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I read the prequel to this book, 'The Power of Full Engagement' as part of a company-wide leadership development program a few years ago, and did not like it very much because it was too focused on squeezing out your last drop to continue functioning at a level that was basically not sustainable. Now, after the Lehman crash, the focus has changed. Schwartz acknowledges that what we are doing to ourselves at the workplace is damaging to our health, and to the bottom line of the companies we work for. He is showing us the evidence again that human beings cannot multitask, and that they need to sleep and eat to maintain optimal performance (yes, some of us have known this all along, but this is not how most organizations work). RENEWAL is the key word: a day should be a succession of max. 90 minute sprints, with BREAKS in between. There is some really good practical advice, some useful quotations for the next discussion with your boss, and some great quadrant charts (I have grown to like these since my MBA course). If only the proofreader had been allowed to operate in the upper right focus quadrant...
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Amazon.com: 4.2 von 5 Sternen  31 Rezensionen
16 von 19 Kunden fanden die folgende Rezension hilfreich
2.0 von 5 Sternen Don't waste your money - nothing new / helpful 5. Februar 2014
Von Kelly T - Veröffentlicht auf Amazon.com
Format:Taschenbuch|Verifizierter Kauf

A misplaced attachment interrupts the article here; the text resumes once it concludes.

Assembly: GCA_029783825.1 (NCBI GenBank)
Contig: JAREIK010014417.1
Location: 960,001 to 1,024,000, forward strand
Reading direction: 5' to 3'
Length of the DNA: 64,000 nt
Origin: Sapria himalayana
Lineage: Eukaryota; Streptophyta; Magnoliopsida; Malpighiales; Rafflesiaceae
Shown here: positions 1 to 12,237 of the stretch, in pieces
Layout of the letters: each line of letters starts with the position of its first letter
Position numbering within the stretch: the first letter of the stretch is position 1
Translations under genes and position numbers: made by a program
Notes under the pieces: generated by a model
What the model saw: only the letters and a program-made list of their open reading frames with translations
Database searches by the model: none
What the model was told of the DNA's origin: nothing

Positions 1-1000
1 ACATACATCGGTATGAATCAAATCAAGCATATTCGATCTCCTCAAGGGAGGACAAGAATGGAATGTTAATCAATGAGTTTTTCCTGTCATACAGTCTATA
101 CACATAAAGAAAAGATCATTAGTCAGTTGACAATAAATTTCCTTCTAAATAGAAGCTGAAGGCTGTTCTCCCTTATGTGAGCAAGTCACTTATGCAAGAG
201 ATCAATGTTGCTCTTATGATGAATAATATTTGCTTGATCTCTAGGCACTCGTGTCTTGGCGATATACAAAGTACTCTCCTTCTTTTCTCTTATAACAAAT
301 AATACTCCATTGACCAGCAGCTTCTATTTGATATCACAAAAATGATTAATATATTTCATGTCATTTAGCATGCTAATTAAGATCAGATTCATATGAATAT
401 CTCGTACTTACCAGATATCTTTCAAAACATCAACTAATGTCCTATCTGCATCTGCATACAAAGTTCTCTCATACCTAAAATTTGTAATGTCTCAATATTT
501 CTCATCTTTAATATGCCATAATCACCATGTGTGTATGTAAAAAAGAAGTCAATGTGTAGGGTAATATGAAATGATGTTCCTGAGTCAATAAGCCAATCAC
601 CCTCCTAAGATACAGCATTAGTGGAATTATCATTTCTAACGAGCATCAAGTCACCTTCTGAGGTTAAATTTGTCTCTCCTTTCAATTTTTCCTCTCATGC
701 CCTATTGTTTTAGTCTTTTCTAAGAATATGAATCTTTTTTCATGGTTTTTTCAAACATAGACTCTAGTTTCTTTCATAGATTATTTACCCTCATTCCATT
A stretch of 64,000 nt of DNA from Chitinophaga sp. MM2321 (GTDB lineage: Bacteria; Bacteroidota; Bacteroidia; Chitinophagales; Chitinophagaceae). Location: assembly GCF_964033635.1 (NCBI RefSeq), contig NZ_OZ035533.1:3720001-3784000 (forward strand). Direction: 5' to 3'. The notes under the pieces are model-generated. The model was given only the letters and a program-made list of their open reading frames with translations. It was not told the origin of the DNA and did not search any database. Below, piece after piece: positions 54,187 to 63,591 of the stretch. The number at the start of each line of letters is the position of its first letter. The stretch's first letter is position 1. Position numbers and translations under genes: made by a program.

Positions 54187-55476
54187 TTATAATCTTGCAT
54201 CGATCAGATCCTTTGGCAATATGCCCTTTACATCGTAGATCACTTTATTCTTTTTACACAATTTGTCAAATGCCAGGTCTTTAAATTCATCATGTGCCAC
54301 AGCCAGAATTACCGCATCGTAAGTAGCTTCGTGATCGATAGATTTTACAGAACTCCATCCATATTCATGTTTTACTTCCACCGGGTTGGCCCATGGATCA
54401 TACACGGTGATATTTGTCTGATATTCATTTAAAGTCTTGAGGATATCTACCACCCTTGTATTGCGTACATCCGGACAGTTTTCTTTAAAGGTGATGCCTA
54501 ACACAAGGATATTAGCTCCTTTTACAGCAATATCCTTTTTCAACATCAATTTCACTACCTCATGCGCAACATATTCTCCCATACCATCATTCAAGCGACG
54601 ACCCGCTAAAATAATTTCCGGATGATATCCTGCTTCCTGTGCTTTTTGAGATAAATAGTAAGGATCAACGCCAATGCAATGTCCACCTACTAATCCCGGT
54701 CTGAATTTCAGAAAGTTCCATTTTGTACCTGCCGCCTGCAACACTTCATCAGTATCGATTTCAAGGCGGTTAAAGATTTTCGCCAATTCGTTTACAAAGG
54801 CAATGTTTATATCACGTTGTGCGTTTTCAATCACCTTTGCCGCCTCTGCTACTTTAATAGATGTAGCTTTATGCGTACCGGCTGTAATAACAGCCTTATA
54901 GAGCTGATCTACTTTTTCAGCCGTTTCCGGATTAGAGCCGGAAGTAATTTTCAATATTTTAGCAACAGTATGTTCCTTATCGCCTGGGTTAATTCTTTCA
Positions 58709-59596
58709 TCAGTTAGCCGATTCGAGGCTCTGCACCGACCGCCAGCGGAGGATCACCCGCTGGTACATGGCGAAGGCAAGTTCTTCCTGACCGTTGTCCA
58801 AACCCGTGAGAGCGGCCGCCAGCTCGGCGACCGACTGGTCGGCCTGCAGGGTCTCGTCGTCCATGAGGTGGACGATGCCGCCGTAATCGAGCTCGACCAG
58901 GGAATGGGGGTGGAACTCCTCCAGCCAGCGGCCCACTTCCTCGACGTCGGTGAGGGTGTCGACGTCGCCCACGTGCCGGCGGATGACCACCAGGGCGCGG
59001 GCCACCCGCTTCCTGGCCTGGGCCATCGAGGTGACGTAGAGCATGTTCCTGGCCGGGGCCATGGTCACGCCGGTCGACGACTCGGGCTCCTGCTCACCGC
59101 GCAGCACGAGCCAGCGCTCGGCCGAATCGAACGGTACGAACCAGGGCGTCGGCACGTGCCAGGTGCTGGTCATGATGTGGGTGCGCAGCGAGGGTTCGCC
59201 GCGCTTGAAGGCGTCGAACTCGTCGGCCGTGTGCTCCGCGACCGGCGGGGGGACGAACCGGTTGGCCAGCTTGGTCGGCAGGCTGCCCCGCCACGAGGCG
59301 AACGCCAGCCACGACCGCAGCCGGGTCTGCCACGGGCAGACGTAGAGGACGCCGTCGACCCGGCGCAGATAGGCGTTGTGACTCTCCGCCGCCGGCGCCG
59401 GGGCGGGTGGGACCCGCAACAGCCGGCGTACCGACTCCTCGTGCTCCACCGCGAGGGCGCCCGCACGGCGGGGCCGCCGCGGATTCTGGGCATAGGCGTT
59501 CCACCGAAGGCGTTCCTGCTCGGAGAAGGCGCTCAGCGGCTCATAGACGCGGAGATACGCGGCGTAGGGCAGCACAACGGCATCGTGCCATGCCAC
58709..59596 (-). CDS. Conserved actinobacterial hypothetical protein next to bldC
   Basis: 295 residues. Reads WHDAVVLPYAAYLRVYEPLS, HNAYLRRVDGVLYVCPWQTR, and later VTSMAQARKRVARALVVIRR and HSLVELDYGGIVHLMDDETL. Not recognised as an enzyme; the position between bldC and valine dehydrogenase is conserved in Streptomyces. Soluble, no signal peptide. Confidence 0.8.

I really wish I would have read the reviews and book description more closely before buying. Instead, I purchased the paperback version and wasted $12. What a waste of time this book is – I have no idea how it was/is a New York Times Bestseller (according to cover of the book). It’s the same advice your mother has been giving you for years: get better sleep, eat right, exercise, and take care of yourself emotionally. Duh! No kidding, really?! Tell me something I don’t know for my $12, please!

Even the description of the book is quite telling. Here are a few sentences from the book review/description posted by Amazon: “Schwartz, CEO of the Energy Project, stretches an obvious thesis to the breaking point in his plaint…” and “All well and good, but the bulk of the book is then eaten up exhorting readers to get more sleep, exercise, eat better, and take care of their emotional health. While a reminder to cultivate engagement and mindfulness is always relevant to the modern business reader, the usable content is slim—and fluffed out beyond the point of readability.

Not to mention the customer reviews. They look like paid or quid-pro-quo reviews to me. Something out of the Timothy Ferris model for getting good reviews on Amazon. Very few of them seem like genuine reviews. That sucks! (and the book does too!)